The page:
Franks comes off as being somewhat cocky and unimaginative in the book. While CENTCOM is the logical command to oversee the invasion, as it is the theatre command, none of the command staff have any experience in occupying and reconstructing a nation and from bottom to top there is a clear lack of appreciation of the tasks involved. The expertise for this does exist in the military, in the European command responsible for peacekeeping efforts in the Balkans, but there is no interest from either the administration or CENTCOM in tapping this knowledge. The Joint Chiefs do try to make several recommendations about force levels, as well as suggestions based on experience from the Balkan conflict, but Rumfeld sidelines the JCS as irrelevant and deals directly with CENTCOM.
The post-war occupation and administration of Iraq is referred to throughout the military as "Phase IV," but almost no effort is put in to it. Word comes down from the administration that Phase IV will be handled by other parts of the government, so Franks assumed it was someone else's problem. The clear warning signal, to those familiar with the dynamics of large organizations, was that no individual was actually tapped to lead the effort. Throughout this entire period, as well, Franks is engaged in a constant struggle with Rumsfeld to get commitment to use the forces the military wants for the invasion. Rumsfeld wants to use as few troops as possible, and constantly questions deployment orders and schedules in an effort to pare down the size of the invasion force.
Phase IV plans are further muddied and hampered by Rumsfeld's ongoing power grab to consolidate as much under the Department of Defense as possible. It is around this time (again, late 2002) that post-war administration will be handled by the DoD instead of the State Department, which traditionally takes on these duties.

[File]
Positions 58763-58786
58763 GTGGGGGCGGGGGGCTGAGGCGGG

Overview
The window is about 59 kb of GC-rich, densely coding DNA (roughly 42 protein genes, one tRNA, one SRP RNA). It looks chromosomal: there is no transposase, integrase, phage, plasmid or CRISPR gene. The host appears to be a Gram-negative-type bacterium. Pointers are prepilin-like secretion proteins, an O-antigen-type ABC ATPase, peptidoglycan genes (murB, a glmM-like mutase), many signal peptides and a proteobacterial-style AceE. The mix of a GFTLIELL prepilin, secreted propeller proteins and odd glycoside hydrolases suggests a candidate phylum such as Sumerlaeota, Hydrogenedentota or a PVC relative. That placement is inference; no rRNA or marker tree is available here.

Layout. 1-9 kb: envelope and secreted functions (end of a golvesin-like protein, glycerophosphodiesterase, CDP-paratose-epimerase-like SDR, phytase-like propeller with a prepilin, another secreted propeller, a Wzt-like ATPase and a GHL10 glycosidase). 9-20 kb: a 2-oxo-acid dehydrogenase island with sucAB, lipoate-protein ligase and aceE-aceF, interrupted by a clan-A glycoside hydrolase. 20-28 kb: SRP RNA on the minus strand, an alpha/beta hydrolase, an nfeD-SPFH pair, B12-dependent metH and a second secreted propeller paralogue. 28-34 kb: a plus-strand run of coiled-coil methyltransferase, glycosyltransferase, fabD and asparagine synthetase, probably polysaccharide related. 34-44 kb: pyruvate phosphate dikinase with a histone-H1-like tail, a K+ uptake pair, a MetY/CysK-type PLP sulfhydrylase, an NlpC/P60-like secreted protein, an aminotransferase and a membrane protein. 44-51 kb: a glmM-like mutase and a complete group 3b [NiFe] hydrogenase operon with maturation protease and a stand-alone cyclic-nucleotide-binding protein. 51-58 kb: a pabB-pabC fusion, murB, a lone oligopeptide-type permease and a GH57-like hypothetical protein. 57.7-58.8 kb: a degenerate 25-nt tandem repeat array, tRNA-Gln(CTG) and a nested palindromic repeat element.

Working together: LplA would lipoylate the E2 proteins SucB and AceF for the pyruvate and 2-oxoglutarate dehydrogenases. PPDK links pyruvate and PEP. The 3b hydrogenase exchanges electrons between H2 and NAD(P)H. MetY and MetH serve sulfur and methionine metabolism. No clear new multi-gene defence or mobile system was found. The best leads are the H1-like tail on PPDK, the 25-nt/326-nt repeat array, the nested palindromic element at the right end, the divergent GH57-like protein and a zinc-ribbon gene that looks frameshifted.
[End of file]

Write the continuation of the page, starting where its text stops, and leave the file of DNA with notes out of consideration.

The final element confusing all of this is a terrifying lack of intelligence about the situation and events occurring inside of Iraq. The CIA has almost no human assets inside Iraq, let alone ones at the policymaker level, and makes all its assessments based off of inferrence, satellite imagery, and some intercepted communications. This leads to intelligence analysis somewhere in the realm of a wild-ass guess. And, unfortunately, they're completely off base.
The funny part (that's funny boo-hoo, not funny ha-ha) about this is that everyone is convinced that President Bush knows something they don't, and that's the basis for the invasion. And I mean everyone.
'Abd-al-Tawab 'Abdallah al-Mullah Huwaysh, who oversaw Iraq's military industry, had no idea what America was talking about; he was not aware of Iraq's possessing any WMD and he was in a position to know a great deal. But the charges leveled by Washington had been so unqualified and persisten that he started to wonder whether Saddam might not control a secret cache after all. "I knew a lot, but wondered why Bush believed that we had these weapons," he told his interrogators after the war.The assumption that Iraq possessed WMD was so fundamental that it was never seriously questioned. The unfortunate side-effect of this is that a great amount of planning on the military side was devoted to how to contain and react to the threat of Saddam's non-existent WMD, while little attention was paid to the large caches of small arms created throughout the country to support the activities of the Fedayeen (government-backed militia), or to Phase IV planning.